On the second day of New York Fashion Week, Kate Moss sits under a handful of high-voltage lights in a suite at the Mandarin Oriental. She just left a ballroom full of beauty editors to celebrate the launch of new makeup by Japanese skincare brand Decorté, of which she is the face and creative director, and she looks confident, effortless, breathtakingly beautiful. She has just smoked a cigarette, this writer smells it, and yet her lips remain perfectly defined, not a speck of red paint has escaped her soft mouth. It’s thanks to the brand’s Rouge Matte Lip Stick, she says, and “[makeup artist] Dick Page, who is in the next room; he did my very first photoshoot with Corinne Day, and we’re both still here,” she laughs. The same goes for James Brown, a former hairstylist and childhood friend who styled today’s Decorté campaign. “The only time I see some of my best friends is when I’m working, which is one of the main reasons I keep working,” Moss says.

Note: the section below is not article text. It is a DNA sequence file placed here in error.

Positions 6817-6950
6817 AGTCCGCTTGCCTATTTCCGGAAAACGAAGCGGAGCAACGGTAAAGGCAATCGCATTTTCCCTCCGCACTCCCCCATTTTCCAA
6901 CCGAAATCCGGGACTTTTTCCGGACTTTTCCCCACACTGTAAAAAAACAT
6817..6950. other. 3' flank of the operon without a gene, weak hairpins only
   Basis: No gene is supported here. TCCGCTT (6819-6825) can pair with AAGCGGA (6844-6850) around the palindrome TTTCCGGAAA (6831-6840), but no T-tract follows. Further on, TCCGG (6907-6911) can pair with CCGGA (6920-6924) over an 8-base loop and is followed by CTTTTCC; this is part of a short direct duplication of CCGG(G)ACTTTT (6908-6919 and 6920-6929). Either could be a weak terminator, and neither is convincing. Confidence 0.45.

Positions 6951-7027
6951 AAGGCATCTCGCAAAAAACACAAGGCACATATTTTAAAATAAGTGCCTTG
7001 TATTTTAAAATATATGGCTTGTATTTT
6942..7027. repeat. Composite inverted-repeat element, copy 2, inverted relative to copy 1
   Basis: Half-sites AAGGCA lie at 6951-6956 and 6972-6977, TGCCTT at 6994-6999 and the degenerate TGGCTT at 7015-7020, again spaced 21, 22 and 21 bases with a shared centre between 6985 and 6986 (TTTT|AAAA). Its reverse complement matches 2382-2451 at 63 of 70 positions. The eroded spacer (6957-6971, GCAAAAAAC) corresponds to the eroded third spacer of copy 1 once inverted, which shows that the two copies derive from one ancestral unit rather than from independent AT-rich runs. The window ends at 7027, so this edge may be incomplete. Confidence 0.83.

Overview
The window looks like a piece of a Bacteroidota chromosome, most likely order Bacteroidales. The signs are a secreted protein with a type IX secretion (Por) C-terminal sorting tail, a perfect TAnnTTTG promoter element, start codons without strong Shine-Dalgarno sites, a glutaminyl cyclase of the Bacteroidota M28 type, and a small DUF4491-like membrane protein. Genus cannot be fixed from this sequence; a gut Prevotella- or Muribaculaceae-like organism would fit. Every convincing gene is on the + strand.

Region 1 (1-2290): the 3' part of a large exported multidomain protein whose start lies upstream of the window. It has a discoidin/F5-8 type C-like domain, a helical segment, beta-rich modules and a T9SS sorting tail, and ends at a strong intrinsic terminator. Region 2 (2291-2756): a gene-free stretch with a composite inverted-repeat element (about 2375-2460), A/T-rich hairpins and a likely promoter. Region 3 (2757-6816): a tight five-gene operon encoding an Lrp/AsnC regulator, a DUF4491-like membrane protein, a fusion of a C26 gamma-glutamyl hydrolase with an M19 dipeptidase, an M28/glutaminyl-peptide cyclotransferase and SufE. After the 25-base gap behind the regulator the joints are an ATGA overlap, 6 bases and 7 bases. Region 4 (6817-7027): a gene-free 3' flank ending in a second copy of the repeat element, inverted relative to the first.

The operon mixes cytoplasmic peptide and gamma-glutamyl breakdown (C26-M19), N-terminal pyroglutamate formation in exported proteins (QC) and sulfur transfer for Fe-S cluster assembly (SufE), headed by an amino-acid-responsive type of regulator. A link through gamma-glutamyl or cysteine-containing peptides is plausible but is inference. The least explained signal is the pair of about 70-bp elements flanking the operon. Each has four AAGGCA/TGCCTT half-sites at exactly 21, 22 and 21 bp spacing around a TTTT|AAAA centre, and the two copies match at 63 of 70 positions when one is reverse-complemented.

Most of her time these days is taken up with running her two-year-old talent firm, Kate Moss Agency, which has pledged to a newer set of standards than those of Moss’ early days, including a more respectful and caring approach to Talent. “Age is really important to me,” she says when asked about the fine print on her site that says applicants under the age of 18 must have parental consent. “I was very young and it was tough, but I got through it – I was pretty tough – these days I think young models need someone with them.”
Young is an understatement for Moss, who jumped on go-sees in her early days only to meet rejection — her word, not mine — after entering the industry at age 14. “I would go to eight castings a day and get none, maybe one,” she says. you mean by the option that fired?’ ”
Of course, the fashion icon herself, now 44, isn’t fired, but sometimes her clients at her British modeling agency are. “They’re like my babies,” she says of emerging faces such as curly-headed Elfie Reigate (daughter of close friend and former supermodel Rosemary Ferguson) and Luka Isaac, a French model who’s been exploited for the first time by the distinguished virtuoso Gaspar Noé. “When they’re not booked, I’m heartbroken.”